Washington D.C. braces for several more days of protests

(Washingtonpost) – The mayor rolled back the curfew to 7 p.m. The president called for protestors to be “dominated.” The brother of George Floyd called for peace. But no one knew if those actions would be enough to stop the fourth night of protests in the nation’s capitol from descending into violence Monday.

Business owners and volunteers were still cleaning up broken glass and graffiti across the city Monday afternoon when demonstrators returned to Lafayette Square, in front of The White House. U.S. Park Police and Secret Service officers in riot gear formed a line in front of them. Nearby, a bathroom was still charred from being engulfed in fire Sunday night.

“It’s been getting to a boiling point,” said 29-year-old Andrew Green, who stood a few rows from the officers. “It’s going to explode.”

The city’s efforts to ensure that explosions – figurative and literal – would be avoided were under intense scrutiny Monday, after multiple nights of peaceful protests devolved into severe property damage and extensive looting of businesses, some of which D.C. Police appeared to make no effort to stop.

Mayor Muriel E. Bowser (D) spent much of Monday assuring reporters and business owners that she and Police Chief Peter Newsham were “very focused on maintaining public order.”

She moved the city’s curfew from 11 p.m. to 7 p.m. Monday evening, with similar restrictions beginning again Tuesday night. Metro planned to end bus and rail service early.

“We applaud the American spirit of protest,” Bowser said. “However, we will not allow the continued destruction of our hometown.”

Meanwhile, President Trump was promising a far harsher response to the demonstrators in his front yard: “If you don’t dominate your city and your state, they are going to walk away with you,” Trump said on a call with the nation’s governors, a recording of which was obtained by The Washington Post. “We are going to do it in Washington. In D.C., we are going to do something people haven’t seen before.”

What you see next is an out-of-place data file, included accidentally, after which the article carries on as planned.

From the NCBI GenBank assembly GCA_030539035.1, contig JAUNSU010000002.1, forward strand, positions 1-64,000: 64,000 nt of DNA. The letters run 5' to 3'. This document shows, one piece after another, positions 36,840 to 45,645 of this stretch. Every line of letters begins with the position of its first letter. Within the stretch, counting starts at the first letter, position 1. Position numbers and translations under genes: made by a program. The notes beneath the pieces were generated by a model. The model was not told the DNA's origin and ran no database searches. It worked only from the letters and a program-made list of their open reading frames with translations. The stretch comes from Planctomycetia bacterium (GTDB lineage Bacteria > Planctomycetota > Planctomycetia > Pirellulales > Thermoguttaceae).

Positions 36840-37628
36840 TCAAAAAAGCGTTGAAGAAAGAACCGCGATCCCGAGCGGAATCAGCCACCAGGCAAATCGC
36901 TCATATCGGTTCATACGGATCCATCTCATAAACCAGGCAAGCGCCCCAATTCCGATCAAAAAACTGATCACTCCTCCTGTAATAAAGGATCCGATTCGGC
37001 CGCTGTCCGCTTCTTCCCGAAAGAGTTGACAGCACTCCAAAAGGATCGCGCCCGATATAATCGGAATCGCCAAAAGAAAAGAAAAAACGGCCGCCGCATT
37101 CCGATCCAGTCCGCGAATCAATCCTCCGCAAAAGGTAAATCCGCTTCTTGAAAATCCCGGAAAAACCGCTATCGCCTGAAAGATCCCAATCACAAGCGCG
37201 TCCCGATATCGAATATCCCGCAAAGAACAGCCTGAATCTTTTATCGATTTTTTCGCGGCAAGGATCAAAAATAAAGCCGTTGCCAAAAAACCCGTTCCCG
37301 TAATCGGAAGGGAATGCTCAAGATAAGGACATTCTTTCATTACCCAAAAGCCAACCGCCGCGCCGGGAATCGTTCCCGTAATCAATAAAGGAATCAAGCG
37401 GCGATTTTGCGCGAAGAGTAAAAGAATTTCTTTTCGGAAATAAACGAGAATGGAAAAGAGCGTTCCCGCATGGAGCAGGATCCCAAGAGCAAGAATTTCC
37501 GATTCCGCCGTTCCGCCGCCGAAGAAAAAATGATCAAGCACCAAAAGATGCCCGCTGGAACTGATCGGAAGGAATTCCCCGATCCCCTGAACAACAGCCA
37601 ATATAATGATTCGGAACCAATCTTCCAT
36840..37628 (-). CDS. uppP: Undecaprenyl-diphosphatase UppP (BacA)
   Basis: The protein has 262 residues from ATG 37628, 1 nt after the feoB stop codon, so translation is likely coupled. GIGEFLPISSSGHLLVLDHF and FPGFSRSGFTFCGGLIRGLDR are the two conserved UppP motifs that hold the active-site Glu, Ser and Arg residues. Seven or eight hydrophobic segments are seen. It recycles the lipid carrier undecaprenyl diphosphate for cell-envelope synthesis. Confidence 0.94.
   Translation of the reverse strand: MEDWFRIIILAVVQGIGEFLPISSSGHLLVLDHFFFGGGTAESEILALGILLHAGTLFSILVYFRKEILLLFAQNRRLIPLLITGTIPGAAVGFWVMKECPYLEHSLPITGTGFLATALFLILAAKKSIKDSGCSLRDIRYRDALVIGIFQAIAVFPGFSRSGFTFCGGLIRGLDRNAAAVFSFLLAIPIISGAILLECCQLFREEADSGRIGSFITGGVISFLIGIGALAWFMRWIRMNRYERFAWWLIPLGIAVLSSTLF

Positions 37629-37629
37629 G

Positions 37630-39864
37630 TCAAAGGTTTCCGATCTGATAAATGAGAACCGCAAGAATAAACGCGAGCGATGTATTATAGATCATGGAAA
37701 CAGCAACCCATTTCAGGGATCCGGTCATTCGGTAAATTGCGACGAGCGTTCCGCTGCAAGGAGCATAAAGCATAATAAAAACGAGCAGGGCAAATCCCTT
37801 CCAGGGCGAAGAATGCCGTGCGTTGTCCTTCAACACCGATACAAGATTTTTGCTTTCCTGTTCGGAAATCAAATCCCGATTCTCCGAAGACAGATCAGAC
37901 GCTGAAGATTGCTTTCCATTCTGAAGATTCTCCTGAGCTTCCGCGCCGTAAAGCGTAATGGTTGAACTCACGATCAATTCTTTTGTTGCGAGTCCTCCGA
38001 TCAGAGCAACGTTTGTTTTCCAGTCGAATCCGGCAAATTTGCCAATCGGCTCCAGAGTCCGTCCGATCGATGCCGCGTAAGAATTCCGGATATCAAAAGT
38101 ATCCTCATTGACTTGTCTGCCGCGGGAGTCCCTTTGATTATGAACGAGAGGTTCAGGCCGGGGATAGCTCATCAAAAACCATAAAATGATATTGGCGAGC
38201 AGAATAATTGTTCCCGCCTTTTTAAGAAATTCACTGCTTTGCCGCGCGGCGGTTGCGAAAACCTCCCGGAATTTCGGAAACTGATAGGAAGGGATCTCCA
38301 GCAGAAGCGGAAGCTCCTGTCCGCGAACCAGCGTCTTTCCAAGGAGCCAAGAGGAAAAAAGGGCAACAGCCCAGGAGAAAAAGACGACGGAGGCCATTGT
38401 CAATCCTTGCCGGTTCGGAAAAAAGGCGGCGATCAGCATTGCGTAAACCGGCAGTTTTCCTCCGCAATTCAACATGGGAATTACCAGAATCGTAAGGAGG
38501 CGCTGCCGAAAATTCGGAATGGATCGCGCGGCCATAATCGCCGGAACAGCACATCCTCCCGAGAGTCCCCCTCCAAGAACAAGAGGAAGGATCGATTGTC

The extent that federal reinforcements that will play in the response to protestors Monday night remained unclear. Bowser scehduled a press conference to lay out the city’s plans.
Attorney General William P. Barr has directed the Federal Bureau of Prisons to send anti-riot teams to D.C. and Miami as part of the federal government’s escalating response to the civil unrest across the country, a senior Justice Department official said.

The official said all FBI field offices are also setting up command posts and will work with local law enforcement on possibly bringing federal charges against those who cross state lines to riot. As local police make arrests, the official said, the FBI will interview those in custody and assess whether any federal crimes have been committed.

The Justice Department has become keenly focused on the violence in the District. On Sunday night, Barr sent the FBI’s elite Hostage Rescue Team to assist local police. A Special Operations Response Team from the Bureau of Prisons was present in Miami over the weekend, and one will now be active in the District, the official said.

Largely peaceful protests Sunday over the killing of Floyd devolved into rioting and looting after dark, leaving smashed windows, overturned vehicles and the smoldering remains of fires across the city. District officials had imposed a curfew from 11 p.m. Sunday to 6 a.m. Monday, but some demonstrators ignored it.

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